Buyer, beware – even when popular TV doctor Mehmet Oz is making the pitch.
That was the stern message from a Senate panel that tore into the host of "The Dr. Oz Show" during questioning Tuesday about his claims that certain products cause "miracle" weight loss.
"The scientific community is almost monolithic against you in terms of the efficacy of the three products you called 'miracles,'" scolded Missouri Democratic Sen. Claire McCaskill, head of the subcommittee on Consumer Protection, Product Safety, and Insurance, CNN
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She said she was discouraged by the "false hope" his rhetoric gives viewers, and questioned his role, "intentional or not, in perpetuating these scams."
"I don't get why you need to say this stuff when you know it's not true. When you have this amazing megaphone, why would you cheapen your show? . . . With power comes a great deal of responsibility."
reported that the interest of lawmakers follows anti-fraud actions by the Federal Trade Commission, including a lawsuit against a Florida company that claimed its Pure Green Coffee product would help consumers shed 20 pounds in four weeks. The campaign used footage from Oz's show.
But the cardiac surgeon and author – whose advice has appeared on Newsmax.com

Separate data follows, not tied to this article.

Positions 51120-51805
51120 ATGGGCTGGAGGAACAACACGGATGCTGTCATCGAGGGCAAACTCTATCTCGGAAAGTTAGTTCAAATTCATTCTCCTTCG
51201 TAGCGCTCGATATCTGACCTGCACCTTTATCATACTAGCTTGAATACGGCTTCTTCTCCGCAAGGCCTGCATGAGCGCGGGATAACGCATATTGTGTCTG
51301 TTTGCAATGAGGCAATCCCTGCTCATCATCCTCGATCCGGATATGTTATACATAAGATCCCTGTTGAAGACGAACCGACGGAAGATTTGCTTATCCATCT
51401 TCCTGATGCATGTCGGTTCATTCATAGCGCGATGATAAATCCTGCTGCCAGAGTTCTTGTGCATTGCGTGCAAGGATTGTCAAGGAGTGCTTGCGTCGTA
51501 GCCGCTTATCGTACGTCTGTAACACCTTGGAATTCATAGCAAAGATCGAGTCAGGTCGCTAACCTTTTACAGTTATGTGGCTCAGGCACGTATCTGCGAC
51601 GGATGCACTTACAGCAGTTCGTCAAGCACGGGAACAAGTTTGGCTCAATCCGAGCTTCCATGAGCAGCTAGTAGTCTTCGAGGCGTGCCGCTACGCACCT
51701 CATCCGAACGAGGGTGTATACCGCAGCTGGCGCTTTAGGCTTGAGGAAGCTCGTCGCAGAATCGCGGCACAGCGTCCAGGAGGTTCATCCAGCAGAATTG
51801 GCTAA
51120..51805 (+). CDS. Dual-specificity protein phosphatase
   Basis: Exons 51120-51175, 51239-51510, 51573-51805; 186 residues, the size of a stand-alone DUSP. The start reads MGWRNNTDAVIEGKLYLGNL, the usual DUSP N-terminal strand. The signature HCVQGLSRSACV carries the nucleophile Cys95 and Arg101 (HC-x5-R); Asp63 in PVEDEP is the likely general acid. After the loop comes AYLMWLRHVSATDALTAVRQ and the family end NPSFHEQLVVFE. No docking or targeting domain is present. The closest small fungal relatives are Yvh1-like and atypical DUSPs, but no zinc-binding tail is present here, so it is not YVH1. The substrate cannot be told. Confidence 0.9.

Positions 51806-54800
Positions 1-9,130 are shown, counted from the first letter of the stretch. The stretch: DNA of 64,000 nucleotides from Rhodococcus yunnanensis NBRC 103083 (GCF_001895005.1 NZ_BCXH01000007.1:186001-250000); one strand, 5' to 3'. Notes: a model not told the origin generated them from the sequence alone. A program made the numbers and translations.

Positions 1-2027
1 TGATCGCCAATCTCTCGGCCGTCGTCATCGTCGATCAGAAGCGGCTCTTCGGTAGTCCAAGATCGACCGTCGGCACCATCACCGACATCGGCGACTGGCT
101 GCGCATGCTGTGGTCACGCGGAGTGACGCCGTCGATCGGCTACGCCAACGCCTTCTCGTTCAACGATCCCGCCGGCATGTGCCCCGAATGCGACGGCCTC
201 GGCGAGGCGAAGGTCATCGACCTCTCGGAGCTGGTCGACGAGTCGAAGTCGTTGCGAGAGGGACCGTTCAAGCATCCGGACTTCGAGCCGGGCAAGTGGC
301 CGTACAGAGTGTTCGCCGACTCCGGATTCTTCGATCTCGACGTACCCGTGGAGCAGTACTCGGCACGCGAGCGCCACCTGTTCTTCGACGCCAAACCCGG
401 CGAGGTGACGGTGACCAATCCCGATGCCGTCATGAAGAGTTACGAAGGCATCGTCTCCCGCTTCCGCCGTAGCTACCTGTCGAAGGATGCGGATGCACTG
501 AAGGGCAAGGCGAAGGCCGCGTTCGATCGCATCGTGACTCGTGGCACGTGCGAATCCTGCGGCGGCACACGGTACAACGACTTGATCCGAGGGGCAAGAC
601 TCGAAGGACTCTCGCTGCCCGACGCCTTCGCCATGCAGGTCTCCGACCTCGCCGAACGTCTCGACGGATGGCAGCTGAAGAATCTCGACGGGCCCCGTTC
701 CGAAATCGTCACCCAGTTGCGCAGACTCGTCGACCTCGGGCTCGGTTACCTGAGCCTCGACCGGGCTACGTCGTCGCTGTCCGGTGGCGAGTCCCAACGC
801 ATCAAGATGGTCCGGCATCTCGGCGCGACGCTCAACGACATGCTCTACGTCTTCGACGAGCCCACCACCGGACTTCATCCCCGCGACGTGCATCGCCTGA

– defended his motives as pro-audience.
"My job is to be a cheerleader for the audience when they don't think they have hope," he said, The Hill reported. "I have things I think work for people. I want them to try them so that they feel better, so that they can do the things we talk about every day on the show [like diet and exercise]."
"When I can't use language that is flowery, that is exulting, I feel like I've been disenfranchised," he added.
Oz told the panel he's toned down his language but won't stop recommending weight-loss remedies to the public.
"I do personally believe in the items that I talk about," he said. "If you can lose a pound a week more than you would have lost . . . it jumpstarts you and gets you going. I think it makes sense."
The FTC told CNN consumers should be wary of claims that are too good to be true – including any promise that you'll lose weight without going on a diet or doing any exercise.
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